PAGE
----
That’s what the Federal Trade Commission says impostors behind the Mobile Money Code scam promised. The FTC alleges that the defendants and their affiliate marketers sought to rip people off, according to a news release.
In a case announced in late December, the FTC says the defendants conned more than $7 million from consumers and provided nothing more than software products that showed people how to create a mobile-friendly website.
The FTC says that the defendants paid a network of affiliate marketers to lure people to its websites. The affiliates used spam emails which included false promises and deceptive marketing claims. According to the FTC, tactics included:
- Phony testimonials — “real life” rags to riches stories... that were really from paid actors.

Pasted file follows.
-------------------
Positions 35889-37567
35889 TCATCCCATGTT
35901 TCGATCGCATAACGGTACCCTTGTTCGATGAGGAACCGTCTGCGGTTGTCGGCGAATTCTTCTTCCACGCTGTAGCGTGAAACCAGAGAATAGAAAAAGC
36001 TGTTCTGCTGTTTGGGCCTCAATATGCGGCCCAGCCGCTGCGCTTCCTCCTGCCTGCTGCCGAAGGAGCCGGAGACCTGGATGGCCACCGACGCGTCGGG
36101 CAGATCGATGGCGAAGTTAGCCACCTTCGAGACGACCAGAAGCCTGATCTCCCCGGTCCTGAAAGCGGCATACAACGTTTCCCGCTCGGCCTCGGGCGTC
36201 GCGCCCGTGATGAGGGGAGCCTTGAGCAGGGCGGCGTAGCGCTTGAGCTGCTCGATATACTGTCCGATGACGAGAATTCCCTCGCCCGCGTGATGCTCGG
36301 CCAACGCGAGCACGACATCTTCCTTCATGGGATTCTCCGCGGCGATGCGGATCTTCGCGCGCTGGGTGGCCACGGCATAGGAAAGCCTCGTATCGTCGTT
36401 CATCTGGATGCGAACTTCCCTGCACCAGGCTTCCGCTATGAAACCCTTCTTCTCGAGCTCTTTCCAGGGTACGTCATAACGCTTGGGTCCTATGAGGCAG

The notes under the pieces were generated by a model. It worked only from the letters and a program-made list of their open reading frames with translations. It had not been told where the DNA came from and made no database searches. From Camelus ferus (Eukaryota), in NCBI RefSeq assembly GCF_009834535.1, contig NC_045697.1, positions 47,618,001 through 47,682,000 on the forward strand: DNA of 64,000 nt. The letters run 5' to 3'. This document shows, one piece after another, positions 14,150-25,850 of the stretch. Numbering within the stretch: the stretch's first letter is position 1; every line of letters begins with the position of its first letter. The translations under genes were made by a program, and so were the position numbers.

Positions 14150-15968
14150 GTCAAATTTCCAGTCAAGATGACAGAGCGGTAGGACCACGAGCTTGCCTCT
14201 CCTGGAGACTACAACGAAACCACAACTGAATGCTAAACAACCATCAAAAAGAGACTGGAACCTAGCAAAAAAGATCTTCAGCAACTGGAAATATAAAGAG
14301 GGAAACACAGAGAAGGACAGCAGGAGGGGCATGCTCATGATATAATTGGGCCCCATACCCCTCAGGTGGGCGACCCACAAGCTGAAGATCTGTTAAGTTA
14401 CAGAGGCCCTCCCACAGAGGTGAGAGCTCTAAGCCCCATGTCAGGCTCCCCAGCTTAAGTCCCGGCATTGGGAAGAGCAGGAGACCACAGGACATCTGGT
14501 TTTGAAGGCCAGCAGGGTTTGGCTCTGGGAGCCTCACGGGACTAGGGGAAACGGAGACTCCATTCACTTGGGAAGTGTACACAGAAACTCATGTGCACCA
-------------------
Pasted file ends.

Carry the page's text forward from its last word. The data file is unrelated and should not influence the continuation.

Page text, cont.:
- Outrageous claims — “You can make $1,000 to $5,000 a day just by having this app running in the background.”
- High-pressure selling — for more money you could have a “ready to go” business worth over $250,000.
- Subject lines like “In transit: Payment into your account.”
- “Hassle-free” money-back guarantees the scammers did not honor.
The FTC cautions: If someone promises you fast and easy money, it’s a scam. If you are tempted to believe it, beware! That’s the reaction scammers are counting on. Research the company’s name online with words like “scam” or “complaint.” Keep in mind that wise warning from days past is still true today: If it sounds too good to be true — it probably is.
If you spot a scam or become a scam victim, help others by filing a report with the FTC: FTC.gov/complaint.